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Navigating the Future of UAS/RPAS Operations: Carrying Dangerous Goods

Last updated on

August 1, 2023


    Introduction to CAP2555

    The Civil Aviation Authority (CAA) has recently released a new guidance document, CAP2555. This crucial document provides policy and guidance for the operation of Unmanned Aircraft Systems (UAS) and Remotely Piloted Aircraft Systems (RPAS) in the Specific Category, specifically when carrying dangerous goods (DG). Although not a regulation, CAP2555 is designed to offer best practise guidance for the safe and efficient carriage of DG by air with a UAS/RPAS.

    Scope of the Guidance

    CAP2555 applies UAS/RPAS operators in the Specific Category who are seeking approval to carry DG. This guidance broadens the scope and content of CAP 2248 – Carriage of Dangerous Goods by Remotely Piloted Aircraft Systems (CAP 2248). CAA Innovation developed the latter to facilitate the carriage of UN3373, Biological Substances, Category B, during COVID relief efforts.

    Principles for Safe Transport of Dangerous Goods

    The document underscores that DG can be safely transported by air, provided certain principles were adopted and adhered to. These principles, which are embedded in the ICAO Doc-9284, Technical Instructions for the Safe Transport of Dangerous Goods (Technical Instructions), aim to facilitate the transport of articles and substances classified as DG. They ensure a level of safety such that, as long as all requirements are met, DG can be carried out without jeopardising the aircraft.

    Definition of Dangerous Goods

    Dangerous goods, as defined in the guidance, are articles or substances capable of posing a hazard to health, safety, property, or the environment. These are listed in the DG list in the Technical Instructions or classified according to the same document.

    Addressing Multi-modal Transport

    The guidance also touches on multi-modal transport. It highlights that the United Kingdom has adopted the United Nations system, ensuring compatibility between different modes of transport. This means a consignment can be carried by more than one transport mode without the need for intermediate reclassification and repacking.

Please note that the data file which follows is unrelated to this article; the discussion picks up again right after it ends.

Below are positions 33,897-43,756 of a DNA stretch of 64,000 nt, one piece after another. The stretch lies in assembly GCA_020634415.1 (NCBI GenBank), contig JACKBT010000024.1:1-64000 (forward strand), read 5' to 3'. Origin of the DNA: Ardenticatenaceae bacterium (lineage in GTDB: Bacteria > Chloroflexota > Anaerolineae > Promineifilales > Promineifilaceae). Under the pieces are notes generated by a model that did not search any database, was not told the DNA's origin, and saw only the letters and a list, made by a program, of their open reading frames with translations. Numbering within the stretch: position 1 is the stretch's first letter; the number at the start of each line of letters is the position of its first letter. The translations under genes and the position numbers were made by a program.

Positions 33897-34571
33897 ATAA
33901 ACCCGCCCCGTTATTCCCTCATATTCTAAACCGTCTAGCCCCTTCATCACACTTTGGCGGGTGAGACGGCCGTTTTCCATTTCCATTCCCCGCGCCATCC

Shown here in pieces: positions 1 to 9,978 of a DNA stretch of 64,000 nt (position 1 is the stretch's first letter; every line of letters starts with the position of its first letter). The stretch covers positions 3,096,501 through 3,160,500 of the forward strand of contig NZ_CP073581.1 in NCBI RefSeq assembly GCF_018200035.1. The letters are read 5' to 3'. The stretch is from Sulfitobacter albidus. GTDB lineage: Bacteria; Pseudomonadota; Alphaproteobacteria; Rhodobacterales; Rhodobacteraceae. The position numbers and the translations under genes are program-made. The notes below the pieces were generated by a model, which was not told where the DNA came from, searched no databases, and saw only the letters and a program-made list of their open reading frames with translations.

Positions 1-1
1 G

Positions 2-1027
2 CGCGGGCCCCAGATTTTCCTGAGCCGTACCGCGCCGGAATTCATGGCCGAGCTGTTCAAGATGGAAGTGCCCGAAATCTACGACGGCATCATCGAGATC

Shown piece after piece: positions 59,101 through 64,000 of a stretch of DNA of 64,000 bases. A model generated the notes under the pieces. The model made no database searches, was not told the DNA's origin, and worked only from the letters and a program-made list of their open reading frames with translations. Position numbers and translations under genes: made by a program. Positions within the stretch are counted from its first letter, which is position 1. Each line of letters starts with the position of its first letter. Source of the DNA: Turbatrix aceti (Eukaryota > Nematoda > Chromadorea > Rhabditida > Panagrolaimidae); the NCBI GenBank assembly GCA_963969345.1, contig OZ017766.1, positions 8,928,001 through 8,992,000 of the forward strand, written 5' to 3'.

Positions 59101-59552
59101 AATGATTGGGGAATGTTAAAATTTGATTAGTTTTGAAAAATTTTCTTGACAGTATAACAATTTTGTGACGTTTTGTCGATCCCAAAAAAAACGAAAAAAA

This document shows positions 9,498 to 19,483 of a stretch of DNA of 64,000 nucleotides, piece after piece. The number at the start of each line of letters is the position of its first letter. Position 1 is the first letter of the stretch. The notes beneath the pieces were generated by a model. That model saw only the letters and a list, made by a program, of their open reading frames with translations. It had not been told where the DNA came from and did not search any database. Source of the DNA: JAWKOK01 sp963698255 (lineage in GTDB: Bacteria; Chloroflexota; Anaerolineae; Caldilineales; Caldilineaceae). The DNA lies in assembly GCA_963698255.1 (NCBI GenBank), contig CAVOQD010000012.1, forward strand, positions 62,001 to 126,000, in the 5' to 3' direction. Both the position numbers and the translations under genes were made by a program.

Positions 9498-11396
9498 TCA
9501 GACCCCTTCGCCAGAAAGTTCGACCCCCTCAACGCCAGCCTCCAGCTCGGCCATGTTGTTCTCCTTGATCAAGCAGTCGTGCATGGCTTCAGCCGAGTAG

Approval Process for Carrying Dangerous Goods

    To secure approval for carrying DG in the Specific Category, operators must demonstrate that their intended operations do not pose a hazard to health, safety, property, or the environment. This involves a risk assessment process where operators identify the hazards and safety risks associated with foreseeable consequences and show that these have been mitigated to an acceptable level.

    Operators are required to submit Application form SRG2807, along with proof of payment of the associated fee in accordance with Official Record Series 5 – Scheme of Charges for Air Operators and Police Operators. The form contains relevant information about the operator, the responsible persons for the application process, and outlines the information that the operator should submit with the application.

    Dangerous Goods Procedures Manual

    The CAA website offers a template with the recommended structure and content for a Dangerous Goods Procedures Manual, which all operators should adopt. The manual should include a policy statement for the safe carriage of DG, identify the person responsible for the DG approval and for continued compliance with the applicable regulations, and identify training needs for the operator’s staff and/or staff of other entities involved with activities related to the transport of DG.


    In summary, the new guidance document CAP2555 marks a significant milestone in the regulation of UAS/RPAS operations, particularly concerning the carriage of dangerous goods. It provides clear and comprehensive guidance for operators, ensuring that dangerous goods can be transported safely and efficiently, while also safeguarding the health and safety of all parties involved.

    You can find the operation manuals templates here:


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